replacement rope will not fit exactly into the imprint and will suffer serious damage during the early part of its service. When a rope change is made, the sheaves should be checked for eccentricity and the bearing for wear and free running.

9. Electro-magnetic wire rope examination

After a period in service surface wear and/or a number of wire breaks will indicate the rope condition has deteriorated and discard may be imminent. Specific working conditions however, may

Point of contact

Fig. 12 20

Fig. 13
R. Verreet & W. Lindsay, Wire Rope Inspection and Examination, 1996

lead to internal wire breaks and to internal loss of metallic area. It may be surprising to learn that this applies in particular to ropes which, for safety reasons, are operated with large diameter sheaves and high factors of safety. Dynamically loaded ropes or ropes which are subjected to torque when working, can suffer from internal wire breaks caused by overstrained interior rope elements. In addition, when the reeving system includes sheaves lined with plastic or all plastic sheaves, these sheaves offer more elastic support than steel sheaves. The pressure between outer wires and the sheave grooves can be reduced to such an extent that with some rope constructions the first wire breaks will occur, not on the surface, but within the rope. In all these cases electro- magnetic testing will allow non-destructive examination and appraisal of the ropes internal condition. Electro-magnetic testing equipment available on the market allows - depending on individual design - indication or continuous recording of localised damage such as single broken wires, breaks of strands, soldered and welded joints as well as wire pitting and even detection of reduced metallic area caused by corrosion and abrasion over the whole rope length.

The data are plotted as a function of the rope length, which is continually measured either during the inspection or, if a recording is done, during the following analysis. In this way every signal on the recording can unmistakably be related to a zone on the rope. This method allows a more precise visual inspection of those sections of the rope which showed exceptional inconsistencies during the electro-magnetic inspection. Furthermore, recording the data during regular elec tro-magnetic inspections makes it possible to compare the results with previous recordings. In this way the advance of the deterioration of the rope can be ascertained. Electro-magnetic testing equipment for wire ropes was already being developed at the beginning of the 20th century. Only very few specialists could use the equipment properly but over the past few years the use of these instruments has been greatly improved so that they are now at the command of a much wider range of users. It is likely that within a few years there will be equipment on offer which not only records measured data but also - by means of a micro computer - will process the data with regard to amplitude and frequency. In this way the equipment will provide the examiner with data such as frequency 21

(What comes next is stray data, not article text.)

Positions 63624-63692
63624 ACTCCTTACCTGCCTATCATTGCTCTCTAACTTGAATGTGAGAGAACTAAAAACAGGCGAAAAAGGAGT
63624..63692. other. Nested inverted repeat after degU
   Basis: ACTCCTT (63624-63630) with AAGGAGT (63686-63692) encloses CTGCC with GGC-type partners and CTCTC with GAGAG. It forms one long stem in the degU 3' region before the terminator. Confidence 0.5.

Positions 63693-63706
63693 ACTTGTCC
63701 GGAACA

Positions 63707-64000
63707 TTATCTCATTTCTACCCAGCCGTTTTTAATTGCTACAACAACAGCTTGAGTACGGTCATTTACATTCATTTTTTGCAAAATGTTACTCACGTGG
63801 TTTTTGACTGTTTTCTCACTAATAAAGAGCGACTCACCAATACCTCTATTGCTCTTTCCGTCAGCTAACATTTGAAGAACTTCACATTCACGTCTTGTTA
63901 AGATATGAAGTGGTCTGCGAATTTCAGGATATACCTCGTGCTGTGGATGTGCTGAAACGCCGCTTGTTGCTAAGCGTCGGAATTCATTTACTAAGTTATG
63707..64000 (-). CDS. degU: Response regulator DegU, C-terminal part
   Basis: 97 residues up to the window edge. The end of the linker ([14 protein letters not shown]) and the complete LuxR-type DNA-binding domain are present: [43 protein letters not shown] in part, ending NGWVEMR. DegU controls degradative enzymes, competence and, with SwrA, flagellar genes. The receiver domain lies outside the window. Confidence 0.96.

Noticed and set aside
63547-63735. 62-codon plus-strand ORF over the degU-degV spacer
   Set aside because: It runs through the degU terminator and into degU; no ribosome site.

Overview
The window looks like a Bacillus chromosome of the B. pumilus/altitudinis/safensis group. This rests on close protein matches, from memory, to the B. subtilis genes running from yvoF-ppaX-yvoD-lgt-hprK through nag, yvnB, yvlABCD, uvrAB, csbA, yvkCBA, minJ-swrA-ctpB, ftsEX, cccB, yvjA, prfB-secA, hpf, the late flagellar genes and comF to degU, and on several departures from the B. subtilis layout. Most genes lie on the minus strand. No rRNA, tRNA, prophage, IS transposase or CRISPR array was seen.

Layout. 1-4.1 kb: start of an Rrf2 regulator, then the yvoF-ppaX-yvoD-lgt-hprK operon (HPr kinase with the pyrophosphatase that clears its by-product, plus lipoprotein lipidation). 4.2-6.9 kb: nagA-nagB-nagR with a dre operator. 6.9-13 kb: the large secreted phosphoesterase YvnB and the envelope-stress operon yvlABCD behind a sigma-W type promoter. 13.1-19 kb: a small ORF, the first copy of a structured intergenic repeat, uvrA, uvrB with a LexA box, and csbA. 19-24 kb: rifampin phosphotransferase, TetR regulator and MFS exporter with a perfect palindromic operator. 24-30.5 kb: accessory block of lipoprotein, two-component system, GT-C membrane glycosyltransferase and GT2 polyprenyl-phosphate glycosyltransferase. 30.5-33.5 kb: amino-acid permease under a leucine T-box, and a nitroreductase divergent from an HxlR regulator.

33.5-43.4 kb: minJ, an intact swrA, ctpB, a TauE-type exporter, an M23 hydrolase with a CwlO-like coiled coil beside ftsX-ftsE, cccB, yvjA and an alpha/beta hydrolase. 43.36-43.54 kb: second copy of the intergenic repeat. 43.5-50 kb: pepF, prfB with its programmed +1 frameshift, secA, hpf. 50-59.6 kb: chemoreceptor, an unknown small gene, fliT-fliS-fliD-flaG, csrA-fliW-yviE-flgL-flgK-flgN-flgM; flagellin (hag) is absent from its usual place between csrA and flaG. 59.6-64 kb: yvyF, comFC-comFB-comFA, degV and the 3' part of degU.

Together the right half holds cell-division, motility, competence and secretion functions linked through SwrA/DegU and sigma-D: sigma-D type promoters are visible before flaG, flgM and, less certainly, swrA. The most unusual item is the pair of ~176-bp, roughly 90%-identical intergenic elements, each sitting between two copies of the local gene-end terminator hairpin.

R. Verreet & W. Lindsay, Wire Rope Inspection and Examination, 1996

curves and the accurate assessment of the reduction in breaking strength. At the moment instruments are being developed which, apart from the data mentioned above, can also record the rope diameter and the lay length of the rope. This will enable them to register out-of-roundness of the rope diameter, corkscrew-like deformations or changes of the lay lengths along the rope length. For inspection a test head is clamped around the rope. Then the whole length of the rope is pulled through the test head. If this is not possible, as in the case of suspended ropes of rope ways, the test head is drawn along the

wire rope. During this procedure all test data are transmitted via cable or radio to an amplifier. The test data are indicated either optically or acoustically, recorded on magnetic tape or represented graphically during the test. An electro-magnetic test instrument is shown in Fig. 14. Calibration of the testing equipment requires great care. A recommended method of checking the function and accuracy of the equipment is to attach lengths of wire, having diameters equal to the largest and smallest sizes in the rope, along the first metres of rope length. By means of sellotape these wires can be secured in the strand valleys. At the beginning of the recording strip